Select Committee on Foreign Affairs Minutes of Evidence


Memorandum submitted by the Hong Kong Human Rights Monitor


  144. Article 27 of the Basic Law guarantees Hong Kong people the right and freedom to form and join trade unions and to strike.14 Article 18 of the Bill of Rights Ordinance 1991 also guarantees the right to freedom of association which includes the right to form and join trade unions for the protection of the worker's interests. In general, the HKSAR government is not averse to the formation of trade unions and similar activities but enforcement of workers' rights can be questionable. It is not uncommon for employment contracts to stipulate that walking off the job is a breach of contract that could lead to summary dismissal.15 The possibility for challenging such action has recently been dampened by the HKSAR's repeal of a pre-handover amendment to the Bill of Rights Ordinance which had allowed the application of rights provisions between private individuals.

  145. In the last session of the legitimate Legislative Council prior to the handover, three private member's bills introduced by Legislators Lee Cheuk-yan and Lau Chin-shek were passed to counter reservations made by the colonial government to ILO Convention No. 87.16 The bills, inter alia, made it a statutory requirement for:

    —  employers to consult the trade union representative on matters relating to their workers' interests where the employer has a workforce of over 20 and more than 15 per cent of his/her employees are members of that union;

    —  workers to be covered by a collective agreement negotiated by the trade union representative where the employer has a workforce over 50 and where more than 50 per cent of that workforce are represented by that union;

    —  workers to have a right to make civil claims against acts of anti-union discrimination17 and to place on the employer an evidential burden to show that he did not so discriminate; and

    —  the Labour Tribunal to hear anti-union discrimination cases and to be able to grant remedies including compensation, punitive damages and reinstatement.

  146. One of these laws, the Trade Unions (Amendment) (No. 2) Ordinance was amended by the HKSAR government to make it a requirement for unions to notify the Registrar of Trade Unions within a month of joining a foreign labour organisation. The Chief Executive would have to grant permission before unions became members of any foreign organisation apart from those concerning workers, employers and relevant professional organisations. The Chief Executive also would have to approve any contribution or donation of funds to or from foreign trade unions and the use of trade union funds for political purposes was prohibited.18

  147. The HKSAR Government claimed that the Bill relating to collective-bargaining would require employers to consult their employees on "sensitive commercial decisions" which would "adversely affect Hong Kong's economic competitiveness and attractiveness to overseas investments to the detriment of the employment opportunities of the entire workforce".19 Of the anti-union discrimination clauses, the Government held that it was inappropriate for the Labour Tribunl to involve itself in staffing matters taken by private companies and any reinstatement would "sour employer-employee relations".20 At the Government's request, both these laws were repealed by the appointed provisional legislature.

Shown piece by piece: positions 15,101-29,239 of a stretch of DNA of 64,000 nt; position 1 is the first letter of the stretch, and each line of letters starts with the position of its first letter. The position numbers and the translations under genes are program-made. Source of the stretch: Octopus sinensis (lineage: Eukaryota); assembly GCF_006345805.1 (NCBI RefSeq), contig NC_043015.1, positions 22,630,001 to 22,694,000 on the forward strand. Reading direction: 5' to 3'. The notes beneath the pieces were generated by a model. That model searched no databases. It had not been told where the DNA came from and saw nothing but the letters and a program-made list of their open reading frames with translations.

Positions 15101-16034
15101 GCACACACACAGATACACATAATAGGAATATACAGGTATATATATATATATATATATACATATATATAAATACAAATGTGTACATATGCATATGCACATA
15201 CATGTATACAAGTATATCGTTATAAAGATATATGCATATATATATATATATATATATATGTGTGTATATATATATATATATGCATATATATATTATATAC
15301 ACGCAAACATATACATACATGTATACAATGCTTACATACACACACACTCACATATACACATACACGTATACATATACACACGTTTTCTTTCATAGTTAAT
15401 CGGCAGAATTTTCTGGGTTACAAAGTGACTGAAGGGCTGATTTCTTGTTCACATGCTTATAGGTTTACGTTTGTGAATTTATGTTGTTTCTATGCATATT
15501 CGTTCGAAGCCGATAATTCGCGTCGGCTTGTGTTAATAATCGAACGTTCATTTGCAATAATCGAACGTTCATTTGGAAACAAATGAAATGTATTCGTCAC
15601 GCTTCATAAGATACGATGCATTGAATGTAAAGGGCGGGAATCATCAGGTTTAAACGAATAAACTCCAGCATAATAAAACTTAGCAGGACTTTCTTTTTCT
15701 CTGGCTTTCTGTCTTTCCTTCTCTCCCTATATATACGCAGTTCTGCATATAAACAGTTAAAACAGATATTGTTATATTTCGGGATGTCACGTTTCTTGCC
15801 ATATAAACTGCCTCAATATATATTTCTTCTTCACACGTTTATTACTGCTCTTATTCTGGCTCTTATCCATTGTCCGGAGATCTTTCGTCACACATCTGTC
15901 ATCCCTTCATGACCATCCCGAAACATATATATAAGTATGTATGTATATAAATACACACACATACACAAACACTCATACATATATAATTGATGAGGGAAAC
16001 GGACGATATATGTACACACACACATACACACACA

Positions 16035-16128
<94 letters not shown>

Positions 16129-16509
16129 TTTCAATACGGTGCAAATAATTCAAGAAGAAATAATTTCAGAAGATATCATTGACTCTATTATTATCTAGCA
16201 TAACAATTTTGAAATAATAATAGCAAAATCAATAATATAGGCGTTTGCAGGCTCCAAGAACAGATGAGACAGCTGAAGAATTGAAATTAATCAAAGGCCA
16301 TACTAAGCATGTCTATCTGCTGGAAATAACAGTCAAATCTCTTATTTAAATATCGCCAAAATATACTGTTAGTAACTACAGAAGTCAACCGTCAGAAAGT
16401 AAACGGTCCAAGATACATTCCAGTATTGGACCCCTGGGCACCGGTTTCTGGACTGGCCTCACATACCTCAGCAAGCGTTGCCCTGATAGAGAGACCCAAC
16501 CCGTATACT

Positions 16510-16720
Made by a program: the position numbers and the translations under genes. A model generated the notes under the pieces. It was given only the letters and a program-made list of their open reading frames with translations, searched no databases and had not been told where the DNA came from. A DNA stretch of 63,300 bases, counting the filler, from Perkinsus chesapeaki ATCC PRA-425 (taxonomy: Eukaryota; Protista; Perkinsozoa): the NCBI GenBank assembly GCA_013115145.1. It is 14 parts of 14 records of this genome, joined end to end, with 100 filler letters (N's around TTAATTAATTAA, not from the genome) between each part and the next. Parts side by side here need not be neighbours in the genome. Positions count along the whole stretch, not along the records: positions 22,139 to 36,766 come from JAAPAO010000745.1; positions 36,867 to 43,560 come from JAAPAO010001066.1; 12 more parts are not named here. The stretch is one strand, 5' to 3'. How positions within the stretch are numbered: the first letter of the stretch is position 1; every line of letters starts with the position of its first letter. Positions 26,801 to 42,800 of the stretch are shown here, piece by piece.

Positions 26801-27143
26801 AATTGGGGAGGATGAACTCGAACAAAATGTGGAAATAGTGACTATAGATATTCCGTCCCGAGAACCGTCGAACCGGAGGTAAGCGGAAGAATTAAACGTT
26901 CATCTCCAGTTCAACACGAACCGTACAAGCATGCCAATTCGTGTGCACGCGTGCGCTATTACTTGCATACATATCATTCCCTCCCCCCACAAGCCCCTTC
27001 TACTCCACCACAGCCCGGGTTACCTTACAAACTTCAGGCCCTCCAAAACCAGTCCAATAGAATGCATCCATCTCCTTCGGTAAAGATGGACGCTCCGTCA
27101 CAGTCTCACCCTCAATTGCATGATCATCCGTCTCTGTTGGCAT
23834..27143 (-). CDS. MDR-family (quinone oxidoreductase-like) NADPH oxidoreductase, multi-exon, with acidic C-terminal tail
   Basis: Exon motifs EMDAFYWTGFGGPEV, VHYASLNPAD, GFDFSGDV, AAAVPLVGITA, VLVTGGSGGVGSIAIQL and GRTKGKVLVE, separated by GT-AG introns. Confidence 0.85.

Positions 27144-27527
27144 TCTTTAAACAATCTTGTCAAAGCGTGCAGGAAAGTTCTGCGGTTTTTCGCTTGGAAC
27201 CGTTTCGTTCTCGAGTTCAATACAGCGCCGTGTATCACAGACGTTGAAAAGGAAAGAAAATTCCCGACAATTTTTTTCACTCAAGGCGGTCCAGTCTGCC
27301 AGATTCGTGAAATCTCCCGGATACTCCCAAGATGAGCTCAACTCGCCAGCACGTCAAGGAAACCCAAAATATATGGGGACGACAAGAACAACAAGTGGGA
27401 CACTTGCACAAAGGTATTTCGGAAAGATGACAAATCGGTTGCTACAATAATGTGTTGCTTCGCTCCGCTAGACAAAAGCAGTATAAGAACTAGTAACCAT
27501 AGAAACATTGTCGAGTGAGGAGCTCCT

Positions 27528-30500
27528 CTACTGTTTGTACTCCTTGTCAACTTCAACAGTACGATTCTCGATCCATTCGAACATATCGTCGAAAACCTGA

148. Hong Kong people have for the most part enjoyed their right to free expression. However, this freedom has come increasingly under threat especially in the run-up to the handover and beyond. The Chinese authorities have flexed their muscles in various incidents in the last few years and this has resulted in shock-waves across the territories.

Arrest and detention of Xi Yang

  149. The arrest and detention of Hong Kong based reporter, Xi Yang, sent a clear message to the Hong Kong press. Xi Yang, a journalist for the Hong Kong newspaper, Ming Pao, was sentenced to 12 years' imprisonment in March 1994 by a Chinese court for allegedly "stealing financial secrets" in violation of the State Security Law. His "crime" was that he had gathered information for an article on central bank economic strategies and interest rates for loans. Xi Yang's journalistic activities were carried out in the normal way, but his misfortune was that the Chinese Government were unhappy about the evidence that he had gathered. Xi Yang was released in January 1997. It is widely believed that the detention of Xi Yang was politically motivated to threaten Hong Kong journalists.

  150. In March 1996, Raymond Wong, the Vice-Chairperson of the News Executive Association, informed the Information Policy Panel of the Legislative Council that at least 10 reporters from a Hong Kong television station had been detained for periods as long as six hours by the Chinese Authorities.21

Statements made by chinese officials on press freedom

  151. In May 1996, the Director of Hong Kong and Macau Affairs, Lu Ping, commented that although press freedom was fully protected in the Basic Law, Hong Kong journalists would not be permitted to write about Hong Kong or Taiwanese independence, nor should they advocate "two Chinas". In another press conference, he went on to say that "If someone advocates, it is not a matter of press freedom; it is an action".

  152. In July 1997, China's Information Minister suggested that after the transfer of sovereignty, local journalists should look to the press in China for "guidance" on what is proper to report.

  153. The Deputy Director of Xinhua (the de facto Chinese embassy of Hong Kong) made a statement that, with regard to the peaceful 4 June demonstrations in commemoration of Tiananmen:

  154. In an interview with the Asian Wall Street Journal in 1997, the Chinese Vice-Premier Qian Qi-chen said that local activities to commemorate the 4 June crackdown would be prohibited on the grounds that such activities would "directly interfere with the mainland". With regards to press freedom, the Vice Premier warned that the press, "could put forward criticisms, but not rumours and lies" and that they "cannot put forward personal attacks on Chinese leaders".